Founder of Habitat starts fresh
Millard Fuller was fired from Habitat for Humanity after a sexual harassment scandal.
AMERICUS, Ga. (AP) -- The founder of Habitat for Humanity, who was fired in January from the group that builds homes in 100 countries, unveiled a new organization Saturday he says will continue his mission of constructing housing for the poor.
Millard Fuller said The Fuller Center for Housing will continue working with charitable groups, including some Habitat for Humanity affiliates, on funding new housing.
Fuller, 70, who founded Habitat for Humanity in 1976 with his wife, expects his new group will do "a lot of the same work with a lot of the same people" as he did with Habitat.
Habitat fired the Fullers in January after more than a year of tension sparked by allegations that Millard Fuller sexually harassed a female colleague.
Habitat's board concluded there was insufficient evidence to substantiate the charge. The official reason for the dismissal was a pattern of divisive and disruptive comments.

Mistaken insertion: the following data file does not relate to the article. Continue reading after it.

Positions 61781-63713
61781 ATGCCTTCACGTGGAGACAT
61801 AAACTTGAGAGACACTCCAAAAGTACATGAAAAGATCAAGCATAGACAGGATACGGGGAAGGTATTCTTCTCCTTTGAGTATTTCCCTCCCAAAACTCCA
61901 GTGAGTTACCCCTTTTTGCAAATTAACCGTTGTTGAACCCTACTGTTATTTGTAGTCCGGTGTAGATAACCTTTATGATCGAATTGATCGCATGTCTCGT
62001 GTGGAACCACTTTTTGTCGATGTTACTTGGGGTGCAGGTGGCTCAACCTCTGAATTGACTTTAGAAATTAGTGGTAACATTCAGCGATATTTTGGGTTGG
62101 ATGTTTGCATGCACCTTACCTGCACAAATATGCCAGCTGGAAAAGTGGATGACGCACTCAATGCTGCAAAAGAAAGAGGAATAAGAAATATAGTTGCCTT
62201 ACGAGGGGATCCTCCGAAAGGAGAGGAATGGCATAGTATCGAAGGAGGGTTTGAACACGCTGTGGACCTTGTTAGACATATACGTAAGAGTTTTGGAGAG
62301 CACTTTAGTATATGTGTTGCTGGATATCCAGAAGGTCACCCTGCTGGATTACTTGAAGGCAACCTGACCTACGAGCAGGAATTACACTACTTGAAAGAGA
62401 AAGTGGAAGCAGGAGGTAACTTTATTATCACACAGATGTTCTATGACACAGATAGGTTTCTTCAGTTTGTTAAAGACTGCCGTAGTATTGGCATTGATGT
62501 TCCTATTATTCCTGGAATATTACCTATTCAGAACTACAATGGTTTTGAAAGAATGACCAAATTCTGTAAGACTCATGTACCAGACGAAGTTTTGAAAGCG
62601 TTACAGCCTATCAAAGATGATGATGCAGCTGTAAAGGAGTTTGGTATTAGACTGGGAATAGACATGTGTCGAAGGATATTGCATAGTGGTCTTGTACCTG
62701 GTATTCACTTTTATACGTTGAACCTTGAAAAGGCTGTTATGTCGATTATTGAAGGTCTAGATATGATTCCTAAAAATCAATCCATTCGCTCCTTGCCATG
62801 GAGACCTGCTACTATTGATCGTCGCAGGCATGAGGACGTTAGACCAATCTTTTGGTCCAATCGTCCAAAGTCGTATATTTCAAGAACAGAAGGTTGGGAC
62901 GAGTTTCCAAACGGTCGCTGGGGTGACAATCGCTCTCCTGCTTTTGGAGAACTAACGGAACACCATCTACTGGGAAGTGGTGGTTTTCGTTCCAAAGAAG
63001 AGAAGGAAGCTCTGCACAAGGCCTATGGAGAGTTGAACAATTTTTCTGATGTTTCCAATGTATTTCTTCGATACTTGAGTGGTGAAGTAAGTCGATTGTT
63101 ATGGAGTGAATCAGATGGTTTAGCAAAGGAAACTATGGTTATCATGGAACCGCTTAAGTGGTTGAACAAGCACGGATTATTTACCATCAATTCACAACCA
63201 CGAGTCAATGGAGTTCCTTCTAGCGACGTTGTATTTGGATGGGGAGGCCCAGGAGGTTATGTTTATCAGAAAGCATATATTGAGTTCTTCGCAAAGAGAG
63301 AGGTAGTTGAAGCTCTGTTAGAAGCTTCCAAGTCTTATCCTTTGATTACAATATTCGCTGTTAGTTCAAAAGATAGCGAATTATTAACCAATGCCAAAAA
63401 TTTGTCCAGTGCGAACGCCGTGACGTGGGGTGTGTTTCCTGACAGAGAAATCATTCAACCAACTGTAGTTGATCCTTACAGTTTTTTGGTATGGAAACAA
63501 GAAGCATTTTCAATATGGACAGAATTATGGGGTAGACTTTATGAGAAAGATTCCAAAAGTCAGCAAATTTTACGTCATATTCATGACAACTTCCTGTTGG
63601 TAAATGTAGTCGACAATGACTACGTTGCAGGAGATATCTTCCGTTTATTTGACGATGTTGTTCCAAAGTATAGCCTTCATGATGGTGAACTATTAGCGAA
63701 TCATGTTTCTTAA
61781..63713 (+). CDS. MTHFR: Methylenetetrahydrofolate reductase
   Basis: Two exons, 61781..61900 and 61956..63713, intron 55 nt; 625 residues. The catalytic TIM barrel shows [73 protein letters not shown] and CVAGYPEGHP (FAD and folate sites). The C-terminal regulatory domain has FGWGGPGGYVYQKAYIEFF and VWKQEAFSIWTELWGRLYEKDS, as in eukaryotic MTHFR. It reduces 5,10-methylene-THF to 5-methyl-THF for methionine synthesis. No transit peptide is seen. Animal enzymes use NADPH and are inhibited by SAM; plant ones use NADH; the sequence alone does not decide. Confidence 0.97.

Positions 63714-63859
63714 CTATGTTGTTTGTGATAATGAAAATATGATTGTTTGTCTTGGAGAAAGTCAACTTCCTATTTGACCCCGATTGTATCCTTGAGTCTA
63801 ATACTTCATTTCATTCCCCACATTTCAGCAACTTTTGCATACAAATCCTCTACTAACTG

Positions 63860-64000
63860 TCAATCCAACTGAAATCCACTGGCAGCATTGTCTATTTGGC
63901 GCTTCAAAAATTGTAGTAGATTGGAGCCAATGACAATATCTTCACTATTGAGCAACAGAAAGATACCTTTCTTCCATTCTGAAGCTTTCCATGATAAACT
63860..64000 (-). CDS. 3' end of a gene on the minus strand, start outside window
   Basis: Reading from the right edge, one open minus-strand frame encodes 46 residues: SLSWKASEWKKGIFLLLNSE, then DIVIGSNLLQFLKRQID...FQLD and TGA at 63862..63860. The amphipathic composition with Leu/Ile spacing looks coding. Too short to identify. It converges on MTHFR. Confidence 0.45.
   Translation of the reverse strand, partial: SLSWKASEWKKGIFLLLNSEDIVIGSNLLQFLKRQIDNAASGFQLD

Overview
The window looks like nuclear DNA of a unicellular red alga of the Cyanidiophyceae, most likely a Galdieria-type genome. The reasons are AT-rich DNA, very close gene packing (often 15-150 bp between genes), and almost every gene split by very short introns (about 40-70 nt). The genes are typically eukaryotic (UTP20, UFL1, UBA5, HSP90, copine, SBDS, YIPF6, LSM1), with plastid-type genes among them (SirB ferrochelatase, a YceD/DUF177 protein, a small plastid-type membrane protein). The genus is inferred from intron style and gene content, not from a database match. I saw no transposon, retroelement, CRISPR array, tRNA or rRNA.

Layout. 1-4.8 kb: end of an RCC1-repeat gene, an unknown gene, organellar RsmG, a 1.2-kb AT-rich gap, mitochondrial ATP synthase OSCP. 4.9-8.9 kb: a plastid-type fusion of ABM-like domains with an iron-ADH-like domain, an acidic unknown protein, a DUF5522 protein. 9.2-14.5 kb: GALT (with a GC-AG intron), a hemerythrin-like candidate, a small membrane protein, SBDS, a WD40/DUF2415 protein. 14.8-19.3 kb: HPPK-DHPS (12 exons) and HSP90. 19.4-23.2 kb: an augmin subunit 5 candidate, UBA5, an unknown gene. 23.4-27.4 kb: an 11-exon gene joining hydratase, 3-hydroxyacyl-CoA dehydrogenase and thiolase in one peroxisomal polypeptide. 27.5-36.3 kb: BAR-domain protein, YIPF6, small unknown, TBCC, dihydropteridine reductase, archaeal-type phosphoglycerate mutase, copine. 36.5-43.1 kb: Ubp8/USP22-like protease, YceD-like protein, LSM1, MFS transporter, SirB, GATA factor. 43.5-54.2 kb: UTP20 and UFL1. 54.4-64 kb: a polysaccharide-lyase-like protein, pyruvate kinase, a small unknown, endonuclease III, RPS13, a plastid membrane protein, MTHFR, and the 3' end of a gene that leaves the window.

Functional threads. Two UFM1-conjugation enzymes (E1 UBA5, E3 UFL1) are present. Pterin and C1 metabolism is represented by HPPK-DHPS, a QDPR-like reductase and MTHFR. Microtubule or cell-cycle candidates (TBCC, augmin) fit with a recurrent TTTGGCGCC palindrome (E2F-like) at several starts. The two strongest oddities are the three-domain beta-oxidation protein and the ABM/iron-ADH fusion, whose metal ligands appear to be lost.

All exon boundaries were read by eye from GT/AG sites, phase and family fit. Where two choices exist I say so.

Fuller said he has already raised about $2 million in pledges for his new group.
The group's first two grants will be used to help a Habitat chapter build a new home in Montezuma, about 20 miles north of Americus, and help Koinonia Partners, an interracial farm community near Americus, repair homes that inspired the idea for Habitat for Humanity in the 1960s.
1 million served
Habitat has built nearly 200,000 homes for 1 million people around the world, and its local affiliates have a combined annual budget of about $748 million.
Habitat's most visible volunteer is former President Carter, a longtime friend of the Fullers.
Atlanta home-builder John Wieland donated money for the Fullers to buy and renovate the new headquarters building.
"I think he's a charismatic individual and there aren't many of those," Wieland said. "He founded the movement. A lot of people do good things; there aren't many people who found a movement."